RiME Should Not Have Been Released on the Nintendo Switch

UPDATE 2/24/18: RiME has been updated to version 1.0.2. As such, many of the issues pointed out in this article have been patched. Click here for our updated article and opinion.

When Tequila Works announced that RiME would finally be released after four years of rocky development, course correction, and reworking, I was instantly intrigue. That they were drawing inspiration from the likes of The Witness, ICO, and Journey had me almost positive it would be a game I’d love, but when they surprised us all by announcing that the game would be coming to the Nintendo Switch, I decided to hold off from buying the game on any other console. At that point, the Switch had already embedded itself in my rotation as the only console I played, and I was sure that RiME would only give me more to love. Unfortunately, I was wrong, and now that RiME has come to the Nintendo Switch it has only highlighted the platform’s obvious but previously inconsequential weaknesses.

RiME on PS4, credit: Tequila Works

As a whole, RiME has accumulated a decent response from critics. Most of the game’s praise is about its visuals, its game world, and its puzzles, but its criticism laments that the game has nothing new to offer, that it’s derivative of the games from which it draws inspiration, and that it has performance issues that detract from the experience as a whole. On the PS4, XBOX ONE, and PC this problem seems but a small complaint, but on the Nintendo Switch it’s so much worse that its critics are actually urging consumers to play it on any other console.

I didn’t want to believe this news myself, but on the day of RiME’s release on the Nintendo Switch the chorus of cautionary reviews became so great that I couldn’t justify the risk. In a video laying out all of the problems with RiME on Nintendo Switch, Alex from Nintendo Life offered footage of the game running on an XBOX ONE to demonstrate just how badly it runs on Nintendo Switch while docked, and how ugly and blurry the game looks in handheld.

If you don’t have eight minutes to spare for his video review, here’s a screenshot of RiME on the PS4:

RiME on PS4, credit: Tequila Works.

And here’s that same shot on the Switch:

RiME on Nintendo Switch, credit: switchplayer.net

Tequila Works have acknowledged this issue, but their response is… interesting, to say the least. During a Reddit AMA, they admitted that the game didn’t run as well as they would like on any platform, but that in the case of the Switch version “we were faced with the choice of adding loading screens throughout the stages, rebuilding the game completely to be more closed in (undermining the product vision in the process), or living with these small hiccups to preserve what the game was intended to be. We chose the latter.”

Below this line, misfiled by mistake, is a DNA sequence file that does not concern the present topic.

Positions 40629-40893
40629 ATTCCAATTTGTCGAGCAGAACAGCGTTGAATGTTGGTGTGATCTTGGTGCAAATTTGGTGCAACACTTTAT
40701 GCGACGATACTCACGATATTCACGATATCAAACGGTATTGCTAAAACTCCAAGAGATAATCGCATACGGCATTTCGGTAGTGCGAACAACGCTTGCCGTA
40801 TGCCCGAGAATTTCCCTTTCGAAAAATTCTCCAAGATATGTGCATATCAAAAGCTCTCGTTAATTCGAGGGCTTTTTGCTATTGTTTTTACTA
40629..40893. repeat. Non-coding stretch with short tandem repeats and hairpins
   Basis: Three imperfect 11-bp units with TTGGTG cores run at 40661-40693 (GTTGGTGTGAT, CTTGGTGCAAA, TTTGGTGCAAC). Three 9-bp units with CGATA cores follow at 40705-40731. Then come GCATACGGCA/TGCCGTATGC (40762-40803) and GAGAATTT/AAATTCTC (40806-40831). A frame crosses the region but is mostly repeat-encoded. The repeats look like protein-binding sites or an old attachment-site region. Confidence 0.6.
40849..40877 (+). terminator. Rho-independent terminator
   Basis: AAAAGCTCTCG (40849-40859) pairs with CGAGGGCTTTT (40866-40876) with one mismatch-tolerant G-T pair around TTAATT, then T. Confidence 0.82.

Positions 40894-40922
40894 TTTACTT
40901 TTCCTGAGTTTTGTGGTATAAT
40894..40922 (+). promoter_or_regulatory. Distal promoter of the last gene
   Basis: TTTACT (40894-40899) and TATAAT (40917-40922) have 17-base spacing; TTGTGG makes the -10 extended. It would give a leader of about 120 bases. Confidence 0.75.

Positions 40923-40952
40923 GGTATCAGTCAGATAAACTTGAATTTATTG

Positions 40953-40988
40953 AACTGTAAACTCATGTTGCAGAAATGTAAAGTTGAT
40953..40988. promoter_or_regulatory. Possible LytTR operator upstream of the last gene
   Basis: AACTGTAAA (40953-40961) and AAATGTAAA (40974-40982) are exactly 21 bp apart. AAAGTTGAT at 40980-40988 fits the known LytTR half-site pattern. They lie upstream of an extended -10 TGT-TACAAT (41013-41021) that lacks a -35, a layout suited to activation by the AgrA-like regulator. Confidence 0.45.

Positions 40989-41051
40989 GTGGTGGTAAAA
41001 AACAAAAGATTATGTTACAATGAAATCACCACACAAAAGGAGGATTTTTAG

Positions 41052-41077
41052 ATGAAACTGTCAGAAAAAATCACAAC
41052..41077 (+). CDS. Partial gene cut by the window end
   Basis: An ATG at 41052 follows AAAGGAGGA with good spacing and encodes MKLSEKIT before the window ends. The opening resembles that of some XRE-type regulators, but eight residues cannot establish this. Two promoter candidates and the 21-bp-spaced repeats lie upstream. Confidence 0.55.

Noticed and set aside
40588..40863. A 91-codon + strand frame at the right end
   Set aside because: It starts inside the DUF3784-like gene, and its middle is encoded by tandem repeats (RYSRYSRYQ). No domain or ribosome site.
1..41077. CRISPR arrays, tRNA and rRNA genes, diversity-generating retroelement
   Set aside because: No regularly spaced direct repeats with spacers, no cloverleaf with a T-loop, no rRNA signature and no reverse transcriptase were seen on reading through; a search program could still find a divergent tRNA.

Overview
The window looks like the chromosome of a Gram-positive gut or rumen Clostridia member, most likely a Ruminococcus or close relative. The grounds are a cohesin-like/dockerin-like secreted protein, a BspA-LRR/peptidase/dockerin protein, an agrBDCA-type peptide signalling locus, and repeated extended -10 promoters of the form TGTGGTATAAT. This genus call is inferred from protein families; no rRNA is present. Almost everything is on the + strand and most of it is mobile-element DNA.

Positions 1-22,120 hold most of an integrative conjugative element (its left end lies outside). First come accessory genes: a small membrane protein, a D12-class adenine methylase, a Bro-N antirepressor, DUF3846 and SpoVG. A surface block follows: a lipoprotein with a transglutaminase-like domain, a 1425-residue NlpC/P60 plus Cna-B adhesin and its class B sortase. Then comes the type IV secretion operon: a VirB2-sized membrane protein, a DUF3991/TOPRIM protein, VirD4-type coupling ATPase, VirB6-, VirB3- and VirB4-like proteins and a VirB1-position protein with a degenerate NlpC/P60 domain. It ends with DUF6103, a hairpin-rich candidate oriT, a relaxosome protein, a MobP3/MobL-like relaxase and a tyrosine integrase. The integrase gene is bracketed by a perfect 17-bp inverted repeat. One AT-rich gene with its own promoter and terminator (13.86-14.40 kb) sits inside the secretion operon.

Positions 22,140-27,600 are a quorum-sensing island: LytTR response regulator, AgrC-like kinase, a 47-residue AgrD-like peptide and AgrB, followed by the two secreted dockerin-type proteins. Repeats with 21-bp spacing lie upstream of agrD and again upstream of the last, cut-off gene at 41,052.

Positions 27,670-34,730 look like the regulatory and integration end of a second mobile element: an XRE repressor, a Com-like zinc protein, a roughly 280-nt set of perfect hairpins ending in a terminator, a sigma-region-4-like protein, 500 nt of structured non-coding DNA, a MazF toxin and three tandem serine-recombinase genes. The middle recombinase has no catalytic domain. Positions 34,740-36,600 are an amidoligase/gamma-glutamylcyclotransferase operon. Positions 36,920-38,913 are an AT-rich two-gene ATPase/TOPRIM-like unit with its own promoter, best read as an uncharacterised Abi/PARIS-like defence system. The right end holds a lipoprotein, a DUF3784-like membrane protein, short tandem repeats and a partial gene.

What’s so alarming about this response is not their subtle admission that their game was built on a crappy engine, but rather the stats that they throw out beforehand: “Rime [sic] runs at 30fps in 720p throughout most of the game while docked” and an even lower resolution while handheld, but it’s not their fault because “it’s incredibly difficult to get these level segments small enough to not cause a hiccup in performance.”

On their own these comments could make sense, but since there are other games on the Switch that we can compare RiME to, the argument they’re trying to make becomes less of a reason and more of an excuse. After all, Super Mario Odyssey, The Legend of Zelda: Breath of the Wild, Splatoon 2, ARMS, and The Elder Scrolls V: Skyrim, to name but a few, all run on the Switch at a dynamic 900p-1080p while docked and a dynamic 600p-720p while handheld, all the while maintaining 30-60fps (with a few exceptions here and there, of course). The Nintendo Switch is an under-powered system, but the conclusion to be drawn here is that the game and its engine, rather than the console itself, is to blame for RiME‘s poor performance.

RiME on Nintendo Switch, credit: switchplayer.net

In RiME’s defense, it’s important to remember that Tequila Works is an indie developer and therefore simply doesn’t have the same resources as the first-party titles mentioned above. It’s also important to note that even games like The Legend of Zelda: Breath of the Wild suffer from similar, albeit less prominent problems (which have been lessened after several patches). But these facts alone simply aren’t enough.

I refuse to buy RiME on the Nintendo Switch, let alone any other console. Don’t get me wrong, it still looks like a great game that I might have even loved, but the developers’ treatment of it has me incredibly leery. Tequila Works doesn’t really seem to know what they’re doing, they don’t seem open to learning, and in the end their self-proclaimed efforts to “preserve the experience” by all but destroying it simply don’t add up.

If Tequila Works believed what they’re saying, RiME for the Nintendo Switch would have been canceled. Any other studio would be faced with nigh-catastrophic reputational consequences for putting out a game that runs as poorly as RiME on the Nintendo Switch. That’s exactly what it’s done to me and my opinion of Tequila Works, but this would never have happened if they’d simply wisened up, put the project on hold, or canceled it altogether.

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